Lenten Visions of Love

Over President’s Day weekend, the novices ventured forth on our first overnight outing since August. We headed to the Portiuncula Center for Prayer, which neighbors the motherhouse of the Franciscan Sisters of the Sacred Heart near Chicago. Their fifty-acre property, known as St. Francis Woods, has hermitages for private retreats. When we arrived on Friday, over a foot of snow covered the grounds, and more fell that night as temperatures plunged into the negative degrees.

Lake Michigan in January, when temperatures began to drop in Chicago


Undeterred by the deep freeze, I trekked down to the creek Saturday morning, then spent the afternoon ensconced in my hermitage. The windows faced west toward the woods, so the sun came into view as the hours passed. Shining through tree branches, the light seemed to gain strength as the sun lowered toward the horizon. 


Curled under a blanket with apple cider, I read Catherine of Siena’s Dialogue and pondered her image of the Son of God as a bridge. God “made a bridge of the Word” so that humanity might share in the good for which God created us. God reveals to Catherine the Truth “that I created humankind in my image and likeness so that they might have eternal life, sharing in my being and enjoying my supreme eternal tenderness and goodness.”[1]Human beings are destined to share in God’s own being, a Trinitarian being-in-relationship. Jesus Christ, the Incarnate Word of God, communicates that gift of divine life to us by “joining the earth of your humanity with the greatness of the Godhead.” We humans, made from clay, enjoy union with God through Christ, the “bridge [who] stretches from heaven to earth.”


What beautiful and compelling images Catherine offers us! As I sat reading, the lightest of snow began to fall. Like frozen mist, ice droplets hung in the air, shot through with rays of sun. It was as if I could see particles of light shimmering through space, something I had never been able to see before. Dazzled, I closed my eyes against the glory of the light. 

Icicles covered the trees along the lakefront when the deep freeze set in

That prayer experience comes to mind this week as the church prepares for the Fourth Sunday of Lent. We read in John’s Gospel the story of the Man Born Blind. After his encounter with Jesus, the Man Born Blind comes to see with eyes of faith. His eyes are opened to belief in Jesus, “the light of the world,” who has come from God to reveal who God is: the source of light and life.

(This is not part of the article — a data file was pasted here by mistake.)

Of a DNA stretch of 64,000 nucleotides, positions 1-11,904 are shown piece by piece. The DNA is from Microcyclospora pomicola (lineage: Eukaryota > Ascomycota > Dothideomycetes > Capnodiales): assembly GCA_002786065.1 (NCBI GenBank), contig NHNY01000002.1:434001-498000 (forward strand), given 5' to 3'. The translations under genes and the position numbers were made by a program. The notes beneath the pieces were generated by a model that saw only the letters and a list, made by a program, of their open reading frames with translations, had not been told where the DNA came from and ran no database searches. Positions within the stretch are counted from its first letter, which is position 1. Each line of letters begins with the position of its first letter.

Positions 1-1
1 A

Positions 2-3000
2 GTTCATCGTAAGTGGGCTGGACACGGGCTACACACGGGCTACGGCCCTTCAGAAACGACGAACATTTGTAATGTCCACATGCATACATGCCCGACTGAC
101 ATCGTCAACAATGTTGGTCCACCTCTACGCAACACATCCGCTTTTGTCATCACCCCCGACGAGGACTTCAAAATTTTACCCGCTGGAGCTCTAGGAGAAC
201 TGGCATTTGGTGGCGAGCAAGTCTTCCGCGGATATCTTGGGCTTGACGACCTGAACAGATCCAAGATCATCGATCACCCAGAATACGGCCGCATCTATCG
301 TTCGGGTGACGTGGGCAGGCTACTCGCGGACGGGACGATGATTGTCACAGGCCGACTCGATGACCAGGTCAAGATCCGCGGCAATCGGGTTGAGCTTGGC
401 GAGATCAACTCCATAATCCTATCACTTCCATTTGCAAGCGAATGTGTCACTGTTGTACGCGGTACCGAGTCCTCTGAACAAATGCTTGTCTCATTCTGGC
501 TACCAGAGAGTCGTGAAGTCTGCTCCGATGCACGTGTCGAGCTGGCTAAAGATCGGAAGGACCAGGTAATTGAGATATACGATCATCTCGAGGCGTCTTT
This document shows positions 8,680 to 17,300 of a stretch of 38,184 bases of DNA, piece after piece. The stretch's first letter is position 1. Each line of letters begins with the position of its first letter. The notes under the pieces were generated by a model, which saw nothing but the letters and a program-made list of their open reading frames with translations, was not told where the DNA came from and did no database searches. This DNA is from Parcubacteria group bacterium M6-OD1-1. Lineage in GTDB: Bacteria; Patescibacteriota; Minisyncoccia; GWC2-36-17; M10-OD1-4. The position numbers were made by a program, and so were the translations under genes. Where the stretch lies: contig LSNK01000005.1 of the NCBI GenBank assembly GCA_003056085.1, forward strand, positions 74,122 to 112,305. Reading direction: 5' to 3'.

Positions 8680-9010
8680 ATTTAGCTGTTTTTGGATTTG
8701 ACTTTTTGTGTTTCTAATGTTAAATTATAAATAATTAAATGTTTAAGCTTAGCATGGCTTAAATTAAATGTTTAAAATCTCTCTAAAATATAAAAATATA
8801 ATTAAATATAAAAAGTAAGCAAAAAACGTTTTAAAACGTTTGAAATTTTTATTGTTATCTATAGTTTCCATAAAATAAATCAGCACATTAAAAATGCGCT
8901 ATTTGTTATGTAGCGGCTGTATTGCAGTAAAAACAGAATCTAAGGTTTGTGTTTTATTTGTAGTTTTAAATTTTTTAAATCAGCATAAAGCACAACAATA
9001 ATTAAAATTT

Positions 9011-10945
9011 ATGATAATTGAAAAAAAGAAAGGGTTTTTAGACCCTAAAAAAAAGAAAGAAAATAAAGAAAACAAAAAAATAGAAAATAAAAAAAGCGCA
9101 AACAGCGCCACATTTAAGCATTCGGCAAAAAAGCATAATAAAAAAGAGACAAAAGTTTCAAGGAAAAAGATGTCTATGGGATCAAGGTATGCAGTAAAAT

Like the Man Born Blind’s journey of faith, my time at the CDN has led me newly to encounter God-with-us in the mystery of the Incarnation. Going deeper into cosmology and eco-spirituality has opened my eyes to God’s glory made manifest in the world around me. This Lenten season, I want to gaze contemplatively at the unfolding universe and see that all Creation reveals God’s immanent presence, creating and sustaining life. As Catherine of Siena came to see, God’s Incarnate Word unites Earth, humanity, and divinity. God dwells within and around us, like light shimmering in the open air. My wintry vision at the hermitage inspired me to write this poem on the sacrament of Creation:


            Christ Self within me, life flares forth.

            Love pulses through the universe—attracting force,

heartbeat divine—drawing all things to God.

            May I reverence Christ’s immanent Light

                        in each one I meet,

in the world around me.

            Christ kneaded divinity into flesh and clay

                        like yeast in a loaf of bread.

            The heat of divine Love binds us

                        in a new Creation.


May your eyes behold new visions during this Lenten journey.

This snow creature welcomed us home during the winter months

[1] Catherine of Siena, The Dialogue, trans. Suzanne Noffke. The Classics of Western Spirituality (New York: Paulist Press, 1980), 58-59.